This initiative asks voters three things:
- To allow the city of Colorado Springs to retain money that would otherwise be refunded under the Colorado Taxpayer's Bill of Rights. The money would go toward public safety, although the exact use is unspecified;
- If the city can collect and retain the full amount of city revenues in fiscal year 2020;
- If the city can base next year's spending limitations on 2019 revenue levels.
Simply put, this measure aims to keep the local economy operating at 2019 levels in order to help Colorado Springs recover from the economic crisis brought on by the COVID-19 pandemic. The initiative would exempt the city from “ratcheting down” its tax revenue base. The exemption would not be permanent, though.
If voters decide to let the city keep the money that would otherwise be refunded, Colorado Springs will retain $1.9 million to be used for public safety. The refund translates to about $7 per household, according to Dr. Tatiana Bailey, Director of the University of Colorado Colorado Springs Economic Forum in the College of Business. For a four-person household, that's a refund of $1.50 per person.
"The city can use that $1.9 million to help ensure that we get back to pre-COVID economic growth," Bailey said. "That money has been gathered through sales and use tax because consumers are actively buying and businesses are actively buying. And why are they doing that? Because of good economic times."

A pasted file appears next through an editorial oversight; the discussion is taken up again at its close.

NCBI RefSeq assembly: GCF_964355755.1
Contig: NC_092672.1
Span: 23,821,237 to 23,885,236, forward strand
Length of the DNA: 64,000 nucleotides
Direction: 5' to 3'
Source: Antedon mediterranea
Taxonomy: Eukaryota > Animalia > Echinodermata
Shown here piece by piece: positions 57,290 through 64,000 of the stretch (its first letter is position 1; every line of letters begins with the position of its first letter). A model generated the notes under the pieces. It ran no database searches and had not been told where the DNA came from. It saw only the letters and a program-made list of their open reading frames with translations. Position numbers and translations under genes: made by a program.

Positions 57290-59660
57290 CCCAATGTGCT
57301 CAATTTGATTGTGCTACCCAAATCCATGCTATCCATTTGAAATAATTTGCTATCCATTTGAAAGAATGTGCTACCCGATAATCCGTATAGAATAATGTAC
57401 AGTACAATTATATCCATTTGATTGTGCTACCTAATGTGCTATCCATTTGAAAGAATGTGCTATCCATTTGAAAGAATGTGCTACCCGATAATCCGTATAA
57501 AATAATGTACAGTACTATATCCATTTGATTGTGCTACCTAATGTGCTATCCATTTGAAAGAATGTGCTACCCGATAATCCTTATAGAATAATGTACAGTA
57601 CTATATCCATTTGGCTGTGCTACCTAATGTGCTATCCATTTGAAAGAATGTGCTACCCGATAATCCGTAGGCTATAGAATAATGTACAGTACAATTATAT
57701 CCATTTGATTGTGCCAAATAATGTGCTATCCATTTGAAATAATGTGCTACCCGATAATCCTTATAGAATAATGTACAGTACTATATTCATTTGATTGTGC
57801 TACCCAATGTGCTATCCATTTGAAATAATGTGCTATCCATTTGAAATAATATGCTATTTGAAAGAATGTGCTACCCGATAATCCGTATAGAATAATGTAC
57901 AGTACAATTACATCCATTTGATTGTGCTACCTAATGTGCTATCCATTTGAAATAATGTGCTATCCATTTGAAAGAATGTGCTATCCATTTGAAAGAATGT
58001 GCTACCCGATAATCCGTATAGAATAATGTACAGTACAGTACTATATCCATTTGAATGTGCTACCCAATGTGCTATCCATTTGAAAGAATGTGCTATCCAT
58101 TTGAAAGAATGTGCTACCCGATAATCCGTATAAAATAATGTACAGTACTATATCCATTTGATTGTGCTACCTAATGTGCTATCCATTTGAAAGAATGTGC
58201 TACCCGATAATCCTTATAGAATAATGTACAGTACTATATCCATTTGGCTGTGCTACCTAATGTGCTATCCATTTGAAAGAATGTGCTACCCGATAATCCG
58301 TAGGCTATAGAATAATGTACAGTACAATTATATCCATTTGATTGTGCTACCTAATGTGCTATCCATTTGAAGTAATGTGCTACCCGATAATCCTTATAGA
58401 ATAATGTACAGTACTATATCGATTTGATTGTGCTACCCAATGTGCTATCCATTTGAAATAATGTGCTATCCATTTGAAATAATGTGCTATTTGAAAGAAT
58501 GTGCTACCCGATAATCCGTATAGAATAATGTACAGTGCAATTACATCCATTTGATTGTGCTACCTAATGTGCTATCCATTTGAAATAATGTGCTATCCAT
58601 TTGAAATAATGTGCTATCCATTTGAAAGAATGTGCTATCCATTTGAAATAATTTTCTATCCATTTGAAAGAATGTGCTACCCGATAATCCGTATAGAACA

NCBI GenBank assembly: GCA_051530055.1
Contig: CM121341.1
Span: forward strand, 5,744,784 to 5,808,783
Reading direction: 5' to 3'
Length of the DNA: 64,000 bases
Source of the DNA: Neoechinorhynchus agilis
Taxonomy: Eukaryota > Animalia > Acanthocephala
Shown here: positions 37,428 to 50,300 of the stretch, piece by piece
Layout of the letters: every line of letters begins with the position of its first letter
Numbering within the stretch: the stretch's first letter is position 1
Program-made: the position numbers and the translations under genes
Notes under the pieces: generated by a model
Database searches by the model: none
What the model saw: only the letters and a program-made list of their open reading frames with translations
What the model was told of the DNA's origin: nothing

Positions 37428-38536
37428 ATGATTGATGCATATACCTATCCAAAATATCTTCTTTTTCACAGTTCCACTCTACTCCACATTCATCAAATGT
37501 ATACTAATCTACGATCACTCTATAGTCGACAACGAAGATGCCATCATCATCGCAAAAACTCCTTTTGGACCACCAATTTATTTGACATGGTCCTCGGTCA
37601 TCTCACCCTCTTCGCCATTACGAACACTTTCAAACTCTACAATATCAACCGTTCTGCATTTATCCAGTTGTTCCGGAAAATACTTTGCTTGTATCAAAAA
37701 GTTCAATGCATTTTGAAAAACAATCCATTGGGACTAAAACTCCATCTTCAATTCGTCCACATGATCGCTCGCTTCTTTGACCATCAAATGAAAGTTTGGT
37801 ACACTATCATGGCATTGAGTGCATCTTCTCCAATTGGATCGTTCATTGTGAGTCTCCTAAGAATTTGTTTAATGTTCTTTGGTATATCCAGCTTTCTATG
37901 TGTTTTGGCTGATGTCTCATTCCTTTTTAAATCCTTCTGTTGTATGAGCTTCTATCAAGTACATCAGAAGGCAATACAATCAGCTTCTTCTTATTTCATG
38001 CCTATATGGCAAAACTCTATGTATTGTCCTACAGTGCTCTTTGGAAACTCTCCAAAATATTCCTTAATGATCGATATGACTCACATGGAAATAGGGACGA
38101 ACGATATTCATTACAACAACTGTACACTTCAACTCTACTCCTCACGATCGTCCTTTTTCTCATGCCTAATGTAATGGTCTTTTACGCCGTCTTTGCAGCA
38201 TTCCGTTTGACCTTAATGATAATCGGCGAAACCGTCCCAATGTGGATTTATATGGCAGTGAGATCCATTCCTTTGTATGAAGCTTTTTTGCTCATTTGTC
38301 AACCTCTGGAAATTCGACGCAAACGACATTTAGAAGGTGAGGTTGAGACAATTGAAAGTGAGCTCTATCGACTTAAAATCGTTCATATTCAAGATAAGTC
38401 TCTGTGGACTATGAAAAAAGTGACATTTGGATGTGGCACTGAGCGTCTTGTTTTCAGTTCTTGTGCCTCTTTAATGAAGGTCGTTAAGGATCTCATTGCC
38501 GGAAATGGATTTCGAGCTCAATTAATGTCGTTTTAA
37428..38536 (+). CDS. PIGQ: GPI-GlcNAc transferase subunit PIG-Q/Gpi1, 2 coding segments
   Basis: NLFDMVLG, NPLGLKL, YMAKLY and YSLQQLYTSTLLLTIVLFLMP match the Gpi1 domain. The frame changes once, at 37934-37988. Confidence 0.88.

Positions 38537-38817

Bailey said the key points of Issue 2A are that it's not a tax increase and it aims to prevent local and state government from having to provide the increased unemployment benefits, Medicaid payments, food stamps, etc. with a lower tax base brought on by the pandemic.
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Those in favor argue this would help Colorado Springs recover from the economic crisis brought on by the COVID-19 pandemic. In his State of the City address, Mayor John Suthers argued that "it could take about three to four years for the city to get back to its 2019 revenue base" if the level is decreased. Suthers said the projected loss in revenue to the city would be at least $20 million.
If voters approve the ballot question, revenue retained by the city in 2021 could be 3 percent higher than 2019 revenue rather than 3 percent higher than 2020 revenues.
Those opposed say changing that base level to the 2019 amount could be problematic and lead to another vote by the public in the future. In an op-ed in the Gazette, Rebecca Marshall, co-founder of SpringsTaxpayers.com, argued that the city would be keeping funds it earned by overtaxing citizens and mismanaging budgets.
More about TABOR
TABOR limits the amount of revenue the State of Colorado can retain and spend. The Colorado Springs has its own additional TABOR in the city charter that applies the same principles to city revenue. The TABOR limit “base” is equal to the lesser of the prior fiscal year’s revenue limit grown by Colorado inflation and population growth, or the current fiscal year's revenue. The growth in tax revenue under TABOR is limited to a percentage that equals inflation plus growth, typically about 3 percent per year.